The quality that you get when buying from designer brands does not only end with the product itself. The packaging is often given a great deal of care and attention too. When buying shoes or bags, you will often receive a branded dust bag too. Designer garments are usually packaged in a way that resembles their high price tag. Forgers tend not to give as much care to packaging as genuine sellers do.


It may be a cliché but if it looks too good to be true then it probably is. Every retailer and designer brand will occasionally discount their clothing yet these will always be realistic discounts. Forged items can be found for outrageously low prices to lure in potential customers. Always be reasonable when looking at discounted or cut-price advertisements, if the price tag is unrealistic then it is best not to take the chance unless using a reputable retailer.

Authenticity Labels

Most brands are aware of how regularly their products are copied. This is why authenticity labels and tags are so common. When buying from a designer brand, keep an eye out for a specific label, sticker or card that comes with the item to prove is legitimate.


UGG Counterfeit Guide

Ugg is one of the most commonly counterfeited brands on the market. The designer is also one of the most vocal about how to spot fake products. Ugg have acted against 60,000 websites that have been found to sell fake products and have had over 1 million items seized globally between 2011 and 2014.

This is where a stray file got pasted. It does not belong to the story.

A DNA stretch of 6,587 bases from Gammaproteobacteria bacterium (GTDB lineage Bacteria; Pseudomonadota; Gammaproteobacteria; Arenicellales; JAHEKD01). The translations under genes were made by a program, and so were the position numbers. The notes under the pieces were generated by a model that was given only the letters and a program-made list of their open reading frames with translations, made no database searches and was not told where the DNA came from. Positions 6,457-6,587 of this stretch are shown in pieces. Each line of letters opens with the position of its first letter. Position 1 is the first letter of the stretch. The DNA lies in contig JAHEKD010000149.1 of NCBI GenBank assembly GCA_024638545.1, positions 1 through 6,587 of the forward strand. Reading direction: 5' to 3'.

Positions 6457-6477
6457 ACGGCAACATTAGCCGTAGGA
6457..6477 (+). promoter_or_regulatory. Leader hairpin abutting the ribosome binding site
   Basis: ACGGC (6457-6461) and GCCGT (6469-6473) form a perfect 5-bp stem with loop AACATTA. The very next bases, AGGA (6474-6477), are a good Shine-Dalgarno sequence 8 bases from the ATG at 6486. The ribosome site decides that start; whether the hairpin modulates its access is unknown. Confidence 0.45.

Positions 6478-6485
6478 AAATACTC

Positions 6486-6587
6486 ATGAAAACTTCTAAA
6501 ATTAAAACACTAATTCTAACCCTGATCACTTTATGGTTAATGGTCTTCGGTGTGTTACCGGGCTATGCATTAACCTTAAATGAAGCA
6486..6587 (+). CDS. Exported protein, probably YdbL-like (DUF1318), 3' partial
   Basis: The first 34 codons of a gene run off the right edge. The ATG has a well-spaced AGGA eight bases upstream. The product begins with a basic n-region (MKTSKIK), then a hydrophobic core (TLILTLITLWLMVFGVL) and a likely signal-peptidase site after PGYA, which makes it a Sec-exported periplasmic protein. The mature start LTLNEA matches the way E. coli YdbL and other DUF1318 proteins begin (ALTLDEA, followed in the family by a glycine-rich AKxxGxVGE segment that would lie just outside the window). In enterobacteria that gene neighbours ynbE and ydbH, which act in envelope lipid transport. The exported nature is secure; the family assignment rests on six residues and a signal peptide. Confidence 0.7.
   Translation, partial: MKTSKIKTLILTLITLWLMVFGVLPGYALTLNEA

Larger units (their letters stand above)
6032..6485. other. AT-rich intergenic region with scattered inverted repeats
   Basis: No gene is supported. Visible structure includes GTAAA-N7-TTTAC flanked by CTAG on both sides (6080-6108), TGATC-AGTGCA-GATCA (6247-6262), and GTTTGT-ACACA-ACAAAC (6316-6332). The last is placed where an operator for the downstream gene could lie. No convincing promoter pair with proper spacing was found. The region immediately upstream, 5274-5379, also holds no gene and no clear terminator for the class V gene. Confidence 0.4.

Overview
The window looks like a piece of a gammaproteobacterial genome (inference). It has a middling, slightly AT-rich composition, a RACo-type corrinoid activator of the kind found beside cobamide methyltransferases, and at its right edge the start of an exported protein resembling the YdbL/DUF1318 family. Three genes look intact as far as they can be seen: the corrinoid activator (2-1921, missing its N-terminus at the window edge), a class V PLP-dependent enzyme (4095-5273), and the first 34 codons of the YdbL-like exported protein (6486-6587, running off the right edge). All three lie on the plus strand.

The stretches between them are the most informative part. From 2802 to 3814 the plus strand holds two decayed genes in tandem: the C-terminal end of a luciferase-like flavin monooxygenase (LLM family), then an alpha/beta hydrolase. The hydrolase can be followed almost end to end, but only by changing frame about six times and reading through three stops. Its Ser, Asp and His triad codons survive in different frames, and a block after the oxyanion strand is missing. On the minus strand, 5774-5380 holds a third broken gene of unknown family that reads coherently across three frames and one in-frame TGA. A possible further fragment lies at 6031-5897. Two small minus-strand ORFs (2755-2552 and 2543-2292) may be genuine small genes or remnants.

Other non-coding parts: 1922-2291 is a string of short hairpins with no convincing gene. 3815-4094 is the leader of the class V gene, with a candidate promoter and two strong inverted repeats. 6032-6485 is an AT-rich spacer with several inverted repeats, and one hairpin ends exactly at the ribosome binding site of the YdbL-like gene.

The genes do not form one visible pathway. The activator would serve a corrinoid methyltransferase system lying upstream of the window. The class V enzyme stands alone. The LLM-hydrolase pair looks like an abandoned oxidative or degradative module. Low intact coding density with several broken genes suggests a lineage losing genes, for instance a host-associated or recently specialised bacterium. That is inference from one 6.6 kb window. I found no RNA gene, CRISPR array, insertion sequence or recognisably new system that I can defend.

Ugg is a brand that takes key measures to help customers easily identify whether a product is counterfeit. Every authentic product will include a reflective security label sewn-into the left shoe and/or stuck onto the shoebox. Each label will present a QR code which, when scanned by your smart phone, will take you to the Ugg landing page.

Here are a number of key indicators to tell whether an Ugg product is genuine:
• The internal lining of Ugg boots are sheepskin, any merchandise with synthetic lining is counterfeit.

• Counterfeit items often are designed with a double lining, this is not found in genuine Ugg goods.
• Imitation boots often have a rigid sole which does not offer the flexibility of the real item, this makes walking very difficult and uncomfortable.



Stone Island Counterfeit Guide

Stone Island is another brand that is frequently the subject of cheap imitations. Thankfully there are some very clear things to look out for when attempting to spot a forgery. Here is a guide to assist you in spotting a fake item:

Stone Island Authenticity

Stone Island was one of the first Italian companies in the 90s to fit its garments with a unique serial code to verify the authenticity. Today the brand makes use of Certilogo technology so that customers can use a smart phone to read the QR code on the label stitched into the garment. This means that an item of clothing can be verified any place, at any time.

The Art Number
The most important thing to look for when determining the authenticity of a product is the ART number. This is a unique code that each Stone Island garment is given. There is a methodical approach to the makeup of this code which many forgeries miss.